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Typhoon class

Ballistic missile submarine

Typhoon class submarine

The Typhoon class submarines are the largest undersea vessels ever built

 
 
Country of origin Soviet Union
Entered service 1981
Crew 150-175 men
Diving depth (operational) 400 m
Sea endurance 120 days
Dimensions and displacement
Length 170 - 172 m
Beam 23 - 23.3 m
Draught 11 - 11.5 m
Surfaced displacement 23 200 - 24 500 tons
Submerged displacement 33 800 - 48 000 tons
Propulsion and speed
Surfaced speed 12 - 16 knots
Submerged speed 25 - 27 knots
Nuclear reactors 2 x 190 MW
Steam turbines 2 x 37.3 MW
Armament
Missiles 20 x R-39 (SS-N-20 Sturgeon) SLBMs
Torpedoes 2 x 650-mm and 4 x 533-mm torpedo tubes

 

   The Project 941 Akula boats, known in the West as Typhoon class, are the largest undersea vessels ever built. The Western name became that popular, that even Russians refer these boats as the Typhoon class. These submarines are based on a double hull design that comprises two separate pressure hulls joined by a single outer covering to give increased protection against anti-submarine weapons.

   The class was built specifically for operations with the Soviet Northern Fleet in the Arctic ice pack. The reinforced sail, advanced stern fin with horizontal hydroplane fitted aft of the screws and retractable bow hydroplanes allow the submarine to break easily through spots of thin ice within the Arctic ice shelf. Under the ice these boats are much harder to track and to engage.

   The first unit was laid down in 1976 at Severodvinsk and commissioned in 1980, achieving operational status in 1981. To arm the Typhoon, development of a fifth-generation submarine-launched ballistic missile, the R-39 Rif (Western reporting name SS-N-20 Sturgeon), began in 1973. A total of 6 Typhoon class vessels were commissioned between 1981-89, entering service to form part of the 1st Flotilla of Atomic Submarines, within the Western Theatre of the Northern Fleet, and based at Nyerpicha. Construction of a 7th vessel began in 1986, but was never completed. Eventually in 1990 this 7th unfinished submarine was scrapped.

   The R-39 allowed the submarine to fire the weapon from within the Arctic Circle and still hit a target anywhere within the continental US. A single missile could carry up to 10 warheads. Each submarine carried 20 of these intercontinental ballistic missiles.

   The Typhoons, were originally planned to be retrofitted with the improved R-39M Grom (Western reporting name SS-N-28) missiles. However these improved missiles had a number of successive testing failures and their development was stopped.

   Three boats were decommissioned between 1996 and 1998. These submarines were scrapped between 2005 and 2009.

   In 2002 only two boats remained in active service in order to test the R-39M or the new Bulava submarine-launched ballistic missiles, contravening the Co-operative Threat Reduction Program.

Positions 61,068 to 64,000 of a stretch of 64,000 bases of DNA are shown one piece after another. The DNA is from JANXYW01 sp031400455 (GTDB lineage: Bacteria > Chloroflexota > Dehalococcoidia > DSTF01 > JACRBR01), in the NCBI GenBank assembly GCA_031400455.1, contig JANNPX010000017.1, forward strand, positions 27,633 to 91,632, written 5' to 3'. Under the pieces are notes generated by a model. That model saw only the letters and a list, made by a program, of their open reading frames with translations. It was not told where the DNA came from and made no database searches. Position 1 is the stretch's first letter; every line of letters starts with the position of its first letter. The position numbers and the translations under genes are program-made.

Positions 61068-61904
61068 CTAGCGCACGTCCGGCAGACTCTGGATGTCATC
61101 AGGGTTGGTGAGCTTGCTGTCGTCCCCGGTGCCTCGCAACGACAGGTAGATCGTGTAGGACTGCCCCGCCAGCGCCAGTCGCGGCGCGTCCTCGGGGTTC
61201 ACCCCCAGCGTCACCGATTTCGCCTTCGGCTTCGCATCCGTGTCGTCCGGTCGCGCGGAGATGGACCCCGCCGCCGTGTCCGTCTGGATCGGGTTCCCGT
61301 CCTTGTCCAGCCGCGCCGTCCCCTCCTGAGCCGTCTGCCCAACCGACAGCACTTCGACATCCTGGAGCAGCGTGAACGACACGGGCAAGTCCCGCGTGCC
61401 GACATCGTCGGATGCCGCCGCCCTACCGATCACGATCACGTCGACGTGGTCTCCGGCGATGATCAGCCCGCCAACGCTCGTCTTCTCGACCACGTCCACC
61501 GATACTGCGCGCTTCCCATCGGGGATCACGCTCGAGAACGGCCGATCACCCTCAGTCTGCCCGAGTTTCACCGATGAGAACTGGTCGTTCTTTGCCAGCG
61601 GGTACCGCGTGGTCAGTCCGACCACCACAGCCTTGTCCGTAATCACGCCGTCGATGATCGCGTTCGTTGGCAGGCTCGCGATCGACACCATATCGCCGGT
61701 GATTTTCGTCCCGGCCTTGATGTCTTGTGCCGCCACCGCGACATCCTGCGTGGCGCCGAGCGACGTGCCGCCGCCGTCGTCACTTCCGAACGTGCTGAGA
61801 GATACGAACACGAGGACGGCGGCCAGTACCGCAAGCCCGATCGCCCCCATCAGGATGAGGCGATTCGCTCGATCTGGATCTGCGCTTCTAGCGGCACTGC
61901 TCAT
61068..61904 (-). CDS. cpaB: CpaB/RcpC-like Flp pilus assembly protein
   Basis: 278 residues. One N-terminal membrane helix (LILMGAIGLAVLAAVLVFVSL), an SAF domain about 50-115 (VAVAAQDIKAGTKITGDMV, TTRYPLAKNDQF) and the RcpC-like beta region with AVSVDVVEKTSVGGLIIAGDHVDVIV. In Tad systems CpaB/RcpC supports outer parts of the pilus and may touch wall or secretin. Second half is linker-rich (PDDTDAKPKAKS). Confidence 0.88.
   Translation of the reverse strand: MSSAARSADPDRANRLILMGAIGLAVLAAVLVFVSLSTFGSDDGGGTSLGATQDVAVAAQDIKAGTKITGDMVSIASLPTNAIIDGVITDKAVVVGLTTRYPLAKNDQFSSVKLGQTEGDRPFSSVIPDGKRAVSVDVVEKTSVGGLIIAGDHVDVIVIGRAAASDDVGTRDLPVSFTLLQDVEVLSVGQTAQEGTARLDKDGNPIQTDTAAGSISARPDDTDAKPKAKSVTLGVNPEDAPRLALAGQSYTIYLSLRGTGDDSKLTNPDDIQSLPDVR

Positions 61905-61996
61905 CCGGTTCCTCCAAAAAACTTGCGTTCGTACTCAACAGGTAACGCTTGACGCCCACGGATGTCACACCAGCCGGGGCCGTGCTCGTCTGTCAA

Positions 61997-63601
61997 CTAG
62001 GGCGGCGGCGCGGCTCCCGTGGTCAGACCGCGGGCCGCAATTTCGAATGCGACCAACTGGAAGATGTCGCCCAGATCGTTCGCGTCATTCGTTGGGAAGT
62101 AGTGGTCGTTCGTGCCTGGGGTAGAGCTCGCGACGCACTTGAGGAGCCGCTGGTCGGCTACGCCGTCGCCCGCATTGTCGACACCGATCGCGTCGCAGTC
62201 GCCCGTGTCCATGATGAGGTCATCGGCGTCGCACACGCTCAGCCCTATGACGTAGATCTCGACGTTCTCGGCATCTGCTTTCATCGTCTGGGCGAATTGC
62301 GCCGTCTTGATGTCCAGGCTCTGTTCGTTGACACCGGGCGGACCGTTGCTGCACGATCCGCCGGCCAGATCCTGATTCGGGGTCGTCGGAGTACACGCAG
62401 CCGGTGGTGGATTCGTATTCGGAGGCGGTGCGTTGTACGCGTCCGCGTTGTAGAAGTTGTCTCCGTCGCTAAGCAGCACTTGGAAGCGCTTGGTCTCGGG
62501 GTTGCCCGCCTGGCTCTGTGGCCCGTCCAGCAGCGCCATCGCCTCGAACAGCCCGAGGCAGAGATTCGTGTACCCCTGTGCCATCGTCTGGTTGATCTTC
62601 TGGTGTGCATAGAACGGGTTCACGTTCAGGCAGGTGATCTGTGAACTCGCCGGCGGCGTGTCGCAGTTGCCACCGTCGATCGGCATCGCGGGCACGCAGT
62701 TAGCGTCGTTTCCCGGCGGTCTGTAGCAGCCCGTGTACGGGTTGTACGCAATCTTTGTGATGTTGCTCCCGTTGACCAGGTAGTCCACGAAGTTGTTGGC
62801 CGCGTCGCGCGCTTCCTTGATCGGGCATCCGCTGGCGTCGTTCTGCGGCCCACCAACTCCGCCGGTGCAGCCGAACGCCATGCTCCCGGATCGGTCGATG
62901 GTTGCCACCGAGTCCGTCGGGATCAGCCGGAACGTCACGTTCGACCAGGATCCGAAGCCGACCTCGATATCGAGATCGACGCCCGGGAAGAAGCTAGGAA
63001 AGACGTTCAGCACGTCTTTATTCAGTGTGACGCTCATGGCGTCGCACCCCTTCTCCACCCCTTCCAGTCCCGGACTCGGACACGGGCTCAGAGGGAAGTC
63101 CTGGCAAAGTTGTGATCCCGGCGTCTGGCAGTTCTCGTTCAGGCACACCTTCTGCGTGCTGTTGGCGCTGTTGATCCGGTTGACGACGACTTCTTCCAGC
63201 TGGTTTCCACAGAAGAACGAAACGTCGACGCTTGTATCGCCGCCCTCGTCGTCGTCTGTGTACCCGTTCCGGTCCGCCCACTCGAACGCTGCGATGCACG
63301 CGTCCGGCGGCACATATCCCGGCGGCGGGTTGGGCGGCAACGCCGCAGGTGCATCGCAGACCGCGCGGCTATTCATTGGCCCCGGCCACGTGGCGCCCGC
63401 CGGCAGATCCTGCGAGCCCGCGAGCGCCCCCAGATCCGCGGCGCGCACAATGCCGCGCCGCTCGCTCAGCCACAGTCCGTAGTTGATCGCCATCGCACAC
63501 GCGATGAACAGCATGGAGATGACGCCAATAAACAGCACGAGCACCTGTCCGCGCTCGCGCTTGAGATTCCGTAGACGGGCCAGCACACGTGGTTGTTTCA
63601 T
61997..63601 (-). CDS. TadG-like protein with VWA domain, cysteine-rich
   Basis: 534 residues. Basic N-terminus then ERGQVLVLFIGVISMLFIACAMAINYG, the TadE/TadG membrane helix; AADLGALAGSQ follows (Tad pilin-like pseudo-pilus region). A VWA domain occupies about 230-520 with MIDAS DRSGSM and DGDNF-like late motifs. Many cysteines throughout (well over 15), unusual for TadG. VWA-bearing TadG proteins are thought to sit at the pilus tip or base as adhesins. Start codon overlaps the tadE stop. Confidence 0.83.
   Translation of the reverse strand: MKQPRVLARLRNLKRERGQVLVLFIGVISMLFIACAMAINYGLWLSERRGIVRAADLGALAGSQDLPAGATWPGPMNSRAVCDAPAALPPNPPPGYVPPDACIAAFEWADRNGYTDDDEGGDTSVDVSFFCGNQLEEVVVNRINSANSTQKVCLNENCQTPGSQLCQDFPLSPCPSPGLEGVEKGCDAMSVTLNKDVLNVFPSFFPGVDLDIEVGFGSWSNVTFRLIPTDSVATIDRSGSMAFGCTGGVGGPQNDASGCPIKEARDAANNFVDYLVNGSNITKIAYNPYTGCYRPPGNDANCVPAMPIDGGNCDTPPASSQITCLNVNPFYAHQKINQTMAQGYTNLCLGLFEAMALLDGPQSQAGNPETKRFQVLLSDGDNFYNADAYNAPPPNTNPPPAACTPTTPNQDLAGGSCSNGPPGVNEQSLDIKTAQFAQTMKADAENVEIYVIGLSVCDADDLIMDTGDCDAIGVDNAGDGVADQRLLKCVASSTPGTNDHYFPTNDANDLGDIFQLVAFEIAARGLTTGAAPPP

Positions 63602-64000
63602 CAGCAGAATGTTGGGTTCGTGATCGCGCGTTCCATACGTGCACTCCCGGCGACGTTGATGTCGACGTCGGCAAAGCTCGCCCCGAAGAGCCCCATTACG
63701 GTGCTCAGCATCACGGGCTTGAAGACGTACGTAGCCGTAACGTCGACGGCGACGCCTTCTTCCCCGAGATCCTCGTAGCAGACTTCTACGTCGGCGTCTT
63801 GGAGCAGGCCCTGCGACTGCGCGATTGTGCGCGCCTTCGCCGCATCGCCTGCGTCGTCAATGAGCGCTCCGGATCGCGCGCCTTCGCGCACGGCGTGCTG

In 2003 the Dmitry Donskoy was refitted as a test platform to carry the new Bulava missiles. One launcher of the new missile system was fitted. This submarine performed a number of tests. In 2005 it successfully launched the Bulava missile from submerged position while on the move.

   The Severstal and Arkhangelsk boats are in reserve since 2004 and 2006 respectively. There were two main reasons for that - lack of ballistic missiles and funding problems. By that time production of R-39 missiles was stopped and existing missiles were gradually destroyed due to START I and START II nuclear weapons reduction treaties. The R-39 missile was officially decommissioned in 2004. Also it costs nearly twice to maintain a single Typhoon class submarine, comparing with a smaller but nearly as capable Delta IV class submarine, or the new Borei class submarine. Russian Navy planned to restore and refit with new missiles Severstal and Arkhangelsk boats and bring them back to service. However it could not be done due to funding problems. Also it costs the same amount to restore one Typhoon class submarine and to build two new Borei class submarines. In 2013 it was announced that these two boats are due to be decommissioned and scrapped in 2018-2020.

   As of 2017 only one boat, the Dmitry Donskoy, remains operational. However its status is unclear. This boats is already significantly exceeding its planned service life of 25 years. It is planned to remain in service until 2019 as a platform for testing new weapons and sonars. Most likely that this last boat will be scrapped after the year 2019. The Typhoon class is being replaced with new Borei class submarines.

 

Name Laid down Launched Commissioned Status
Dmitry Donskoy (TK-208) 1976 1980 1981

active, in service

(TK-202) 1987 1982 1983

decommissioned in 1996, scrapped

Simbirsk (TK-12) 1980 1983 1984

decommissioned in 1998, scrapped

(TK-13) 1982 1985 1985

decommissioned in 1997, scrapped

Arkhangelsk (TK-17) 1983 1986 1987

in reserve since 2006

Severstal (TK-20) 1985 1988 1989 in reserve since 2004
(TK-210) 1986 1990 -

never completed, scrapped

 

 

Video of the Typhoon class ballistic missile submarine

 

 
Typhoon class submarine

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Typhoon class submarine

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Typhoon class submarine

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Typhoon class submarine

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Typhoon class submarine

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Typhoon class submarine

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Typhoon class submarine

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Typhoon class submarine

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Personal appeal from Andrius Genys

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